I had been running surveys with my customers, doing little tests, and crunching numbers in a spreadsheet, trying to figure out how much money I would make off of the launch. I even spent more than $1,000 going to a conference to try to untangle all of the questions in my head. I nearly spent several thousand more on a course that would have only perpetuated my wantrepreneuritis.
The problem was, I had no idea how much money I would make, so I didn’t know if there would be enough revenue to build my product to the grandiose heights I wanted it to reach. I felt like I was steering a big ship in the middle of the ocean, with no navigation equipment, and no landmarks in sight, so I fooled myself into just drifting in the sea.
Then I remembered my mantra: WWNKD?
No, that’s not “What Would New Kids (on the Block) Do?” (The answer to that would be “hang tough” anyway, and that’s just not useful advice.)
Instead, I asked myself “What Would Noah Kagan Do?” Noah is my friend, but also the king of getting a product validated and rolling. Did you ever read about how he started AppSumo with $50?
I imagined Noah standing there, drilling me with questions, as he often does.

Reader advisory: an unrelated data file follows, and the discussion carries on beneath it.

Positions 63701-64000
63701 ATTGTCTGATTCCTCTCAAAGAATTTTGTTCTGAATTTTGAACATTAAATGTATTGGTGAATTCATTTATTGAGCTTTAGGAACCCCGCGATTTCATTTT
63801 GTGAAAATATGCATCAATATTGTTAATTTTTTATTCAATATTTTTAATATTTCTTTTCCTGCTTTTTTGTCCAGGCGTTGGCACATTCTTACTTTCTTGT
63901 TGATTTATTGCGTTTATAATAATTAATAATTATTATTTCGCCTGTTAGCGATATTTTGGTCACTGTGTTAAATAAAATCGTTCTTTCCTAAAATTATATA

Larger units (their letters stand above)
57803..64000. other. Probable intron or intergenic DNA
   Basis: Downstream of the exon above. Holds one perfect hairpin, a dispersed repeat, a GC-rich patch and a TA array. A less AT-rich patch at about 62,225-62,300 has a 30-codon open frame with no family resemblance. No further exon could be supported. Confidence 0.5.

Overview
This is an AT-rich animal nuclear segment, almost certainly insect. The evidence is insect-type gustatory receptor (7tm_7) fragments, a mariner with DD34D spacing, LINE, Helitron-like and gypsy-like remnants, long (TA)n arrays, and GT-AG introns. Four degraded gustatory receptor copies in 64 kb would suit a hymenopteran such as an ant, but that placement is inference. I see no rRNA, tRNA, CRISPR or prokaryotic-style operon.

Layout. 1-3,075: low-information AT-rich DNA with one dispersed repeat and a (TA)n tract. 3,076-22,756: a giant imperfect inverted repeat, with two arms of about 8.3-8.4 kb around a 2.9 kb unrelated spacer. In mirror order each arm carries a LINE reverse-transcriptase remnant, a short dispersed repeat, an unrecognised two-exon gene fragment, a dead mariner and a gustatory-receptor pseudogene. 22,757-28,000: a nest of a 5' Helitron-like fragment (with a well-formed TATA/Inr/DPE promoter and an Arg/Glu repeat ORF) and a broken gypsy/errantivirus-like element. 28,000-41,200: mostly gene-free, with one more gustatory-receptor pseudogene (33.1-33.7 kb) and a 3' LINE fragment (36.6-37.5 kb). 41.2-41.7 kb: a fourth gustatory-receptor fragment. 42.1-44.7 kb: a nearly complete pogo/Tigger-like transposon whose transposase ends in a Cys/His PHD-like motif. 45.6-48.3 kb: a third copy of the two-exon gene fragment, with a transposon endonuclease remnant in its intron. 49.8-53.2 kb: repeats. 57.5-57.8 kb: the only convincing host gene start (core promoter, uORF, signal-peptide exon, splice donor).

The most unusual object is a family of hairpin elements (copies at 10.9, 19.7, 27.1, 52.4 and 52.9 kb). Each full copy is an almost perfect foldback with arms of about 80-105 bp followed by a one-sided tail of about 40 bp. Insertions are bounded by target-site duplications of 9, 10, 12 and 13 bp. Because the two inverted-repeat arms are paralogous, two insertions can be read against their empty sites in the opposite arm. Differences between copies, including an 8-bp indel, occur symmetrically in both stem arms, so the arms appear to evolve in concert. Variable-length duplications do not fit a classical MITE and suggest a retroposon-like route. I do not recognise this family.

“How long have you been working on this?”
(Sheepishly) “8 weeks.”
“And you haven’t made any money? No idea should take more than 24 hours to get validated!”
“But I have to make the customer portal, and the landing page, and…”
Noah was right. I deserved to be sumo chopped upside the head. I had everything that I needed to earn real money, validate my product, and start delivering real value to customers. More importantly, I could do all of this before doing any more work.
I had been afraid of not having everything perfect, and I had been afraid of that uncomfortable feeling of asking for someone’s hard-earned money in exchange for the responsibility of delivering real value to solve their problem. I knew I finally had to take action.
No naysaying: a classic wantrepreneuritis symptom
Before I get into details, I want to admit I was starting with a pretty good base. I already had a best-selling book, and nearly 30,000 email subscribers, thanks to my free email course.
If you are not a best-selling author with 30,000 email subscribers, don’t go naysaying yourself on the things I’m about to tell you – a classic wantrepreneuritis symptom. You can validate a product starting with nearly nothing. If anything, having a larger following makes wantrepreneuritis even more severe – the cost of failure can seem much larger.